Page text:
The company delivers seven new plug-ins for Oracle Enterprise Manager 10g Grid Control that will take care of monitoring, service-level management and diagnostics for .Net and Windows Server.
Making good on its promise to ease support of non-Oracle technology, Oracle has added support for the Microsoft .Net Framework and Windows Server System, including the SQL Server database, to Oracle Enterprise Manager 10g Grid Control.
Oracle EM is technology for monitoring applications and services through one integrated console. It allows for application- and service-level management, configuration management, grid computing automation, and reporting capabilities to streamline complex processes, automate manual tasks and better align IT resources with business objectives.
Seven new plug-ins are generally available as of Feb. 22. They take care of monitoring, service-level management and diagnostics for .Net and Windows Server.
The plug-ins monitor SQL Server databases and their applications. They also monitor Active Directory services product performance and configuration data, simplifying management of applications that use Active Directory as an LDAP server.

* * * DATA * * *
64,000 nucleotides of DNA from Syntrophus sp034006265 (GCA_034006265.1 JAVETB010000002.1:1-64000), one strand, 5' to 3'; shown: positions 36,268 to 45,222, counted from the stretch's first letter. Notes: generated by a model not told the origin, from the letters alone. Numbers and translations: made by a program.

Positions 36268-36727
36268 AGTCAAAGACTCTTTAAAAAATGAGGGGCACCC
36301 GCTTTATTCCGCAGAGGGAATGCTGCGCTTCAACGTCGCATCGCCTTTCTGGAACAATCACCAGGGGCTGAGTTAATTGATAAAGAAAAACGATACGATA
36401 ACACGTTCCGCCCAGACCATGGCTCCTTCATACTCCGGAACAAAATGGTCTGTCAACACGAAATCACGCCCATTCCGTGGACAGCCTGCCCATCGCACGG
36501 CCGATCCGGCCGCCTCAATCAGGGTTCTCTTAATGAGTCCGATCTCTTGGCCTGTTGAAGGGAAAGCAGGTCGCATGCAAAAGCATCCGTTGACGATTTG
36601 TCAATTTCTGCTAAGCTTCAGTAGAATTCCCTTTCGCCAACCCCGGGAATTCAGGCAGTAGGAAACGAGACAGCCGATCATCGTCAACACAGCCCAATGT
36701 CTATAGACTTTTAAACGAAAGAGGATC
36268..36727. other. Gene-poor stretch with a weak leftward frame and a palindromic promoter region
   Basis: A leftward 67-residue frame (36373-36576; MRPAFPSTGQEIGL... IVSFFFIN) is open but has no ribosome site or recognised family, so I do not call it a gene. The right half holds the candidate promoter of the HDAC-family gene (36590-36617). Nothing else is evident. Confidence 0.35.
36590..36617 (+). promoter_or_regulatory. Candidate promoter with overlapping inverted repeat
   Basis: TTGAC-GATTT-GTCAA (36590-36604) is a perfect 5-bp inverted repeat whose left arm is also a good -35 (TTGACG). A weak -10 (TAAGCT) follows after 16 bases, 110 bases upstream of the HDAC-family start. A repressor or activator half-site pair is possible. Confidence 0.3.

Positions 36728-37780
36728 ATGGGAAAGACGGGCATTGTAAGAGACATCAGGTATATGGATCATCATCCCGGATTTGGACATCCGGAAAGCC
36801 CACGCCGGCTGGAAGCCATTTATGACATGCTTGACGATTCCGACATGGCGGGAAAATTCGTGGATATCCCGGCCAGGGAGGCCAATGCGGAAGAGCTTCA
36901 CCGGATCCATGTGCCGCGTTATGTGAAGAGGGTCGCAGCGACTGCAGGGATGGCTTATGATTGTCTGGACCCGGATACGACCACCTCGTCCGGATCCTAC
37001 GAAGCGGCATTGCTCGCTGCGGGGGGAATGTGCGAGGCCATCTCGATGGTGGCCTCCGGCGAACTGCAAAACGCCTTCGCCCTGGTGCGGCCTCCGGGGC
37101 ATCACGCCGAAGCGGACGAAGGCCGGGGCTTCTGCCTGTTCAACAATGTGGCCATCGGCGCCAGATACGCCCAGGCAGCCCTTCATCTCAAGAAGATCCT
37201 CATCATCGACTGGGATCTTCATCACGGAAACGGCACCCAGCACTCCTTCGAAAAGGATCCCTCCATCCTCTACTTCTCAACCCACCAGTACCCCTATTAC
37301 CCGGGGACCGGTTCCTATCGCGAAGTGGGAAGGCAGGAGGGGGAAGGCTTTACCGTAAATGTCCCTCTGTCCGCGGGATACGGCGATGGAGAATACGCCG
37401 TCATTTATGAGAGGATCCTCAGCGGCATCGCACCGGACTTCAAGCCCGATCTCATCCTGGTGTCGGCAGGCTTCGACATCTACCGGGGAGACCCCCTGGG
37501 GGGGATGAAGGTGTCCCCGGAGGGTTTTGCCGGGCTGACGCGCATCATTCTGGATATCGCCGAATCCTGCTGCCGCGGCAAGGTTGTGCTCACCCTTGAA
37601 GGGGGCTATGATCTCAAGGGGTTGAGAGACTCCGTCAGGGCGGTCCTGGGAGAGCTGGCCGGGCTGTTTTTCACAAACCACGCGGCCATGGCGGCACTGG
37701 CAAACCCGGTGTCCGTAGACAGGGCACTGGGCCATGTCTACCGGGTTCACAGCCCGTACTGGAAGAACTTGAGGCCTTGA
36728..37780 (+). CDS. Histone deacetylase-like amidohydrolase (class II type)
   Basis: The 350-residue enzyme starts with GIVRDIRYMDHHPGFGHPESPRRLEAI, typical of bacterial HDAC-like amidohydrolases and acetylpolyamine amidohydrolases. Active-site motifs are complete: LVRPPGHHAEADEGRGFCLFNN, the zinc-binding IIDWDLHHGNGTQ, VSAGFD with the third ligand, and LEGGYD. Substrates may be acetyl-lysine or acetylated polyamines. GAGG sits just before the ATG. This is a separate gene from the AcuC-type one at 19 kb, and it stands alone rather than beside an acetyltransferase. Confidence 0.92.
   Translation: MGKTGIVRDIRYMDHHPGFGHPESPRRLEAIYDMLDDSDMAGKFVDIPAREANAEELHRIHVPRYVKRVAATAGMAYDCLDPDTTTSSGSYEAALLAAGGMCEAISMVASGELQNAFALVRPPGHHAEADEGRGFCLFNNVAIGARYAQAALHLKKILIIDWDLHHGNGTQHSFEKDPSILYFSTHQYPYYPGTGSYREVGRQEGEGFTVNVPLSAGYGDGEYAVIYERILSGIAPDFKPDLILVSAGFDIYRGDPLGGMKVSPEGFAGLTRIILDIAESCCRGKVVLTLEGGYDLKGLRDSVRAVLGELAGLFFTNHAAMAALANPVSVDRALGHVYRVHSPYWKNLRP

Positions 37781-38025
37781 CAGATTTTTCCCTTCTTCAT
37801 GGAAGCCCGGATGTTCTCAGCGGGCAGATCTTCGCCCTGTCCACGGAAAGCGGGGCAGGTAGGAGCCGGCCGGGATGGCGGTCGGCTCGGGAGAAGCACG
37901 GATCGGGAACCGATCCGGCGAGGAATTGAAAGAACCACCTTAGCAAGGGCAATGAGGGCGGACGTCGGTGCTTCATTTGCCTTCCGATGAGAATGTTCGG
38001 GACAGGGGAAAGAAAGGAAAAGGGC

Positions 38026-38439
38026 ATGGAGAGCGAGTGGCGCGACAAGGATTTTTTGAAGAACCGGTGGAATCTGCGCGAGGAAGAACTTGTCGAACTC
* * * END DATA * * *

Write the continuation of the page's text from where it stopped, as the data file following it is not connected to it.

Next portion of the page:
Also covered is Microsoft BizTalk Server, with monitoring of performance data for BizTalk transactions, orchestrations and business activity service. The plug-ins also improve business process management where BizTalk and .Net applications are used.
The Oracle plug-in for Microsoft Commerce Server monitors related hardware performance, catalogs, pipelines, user profile management and business data in an effort to ease service-level management of Web sites and stores using Commerce Server.
Another Oracle plug-in monitors data for Microsoft IIS (Internet Information Services), checking up on WWW, Web services, FTP, SNMP, ASP and other network protocols.
The Oracle plug-in for ISA (Internet Security and Acceleration) Server monitors the servers performance as it relates to bandwidth control, cache performance, firewalls and Web proxies.
Finally, the plug-in for Microsoft .Net Framework allows users to manage their entire application environment, including architectures that include .Net and Java.
These new plug-ins pick up on the same set of capabilities of Oracles Grid Control: alerts; lights-out monitoring; automatic performance data collection and trending; end-to-end transaction monitoring; blackout windows; and templates to provide system-service monitoring and to enhance service delivery.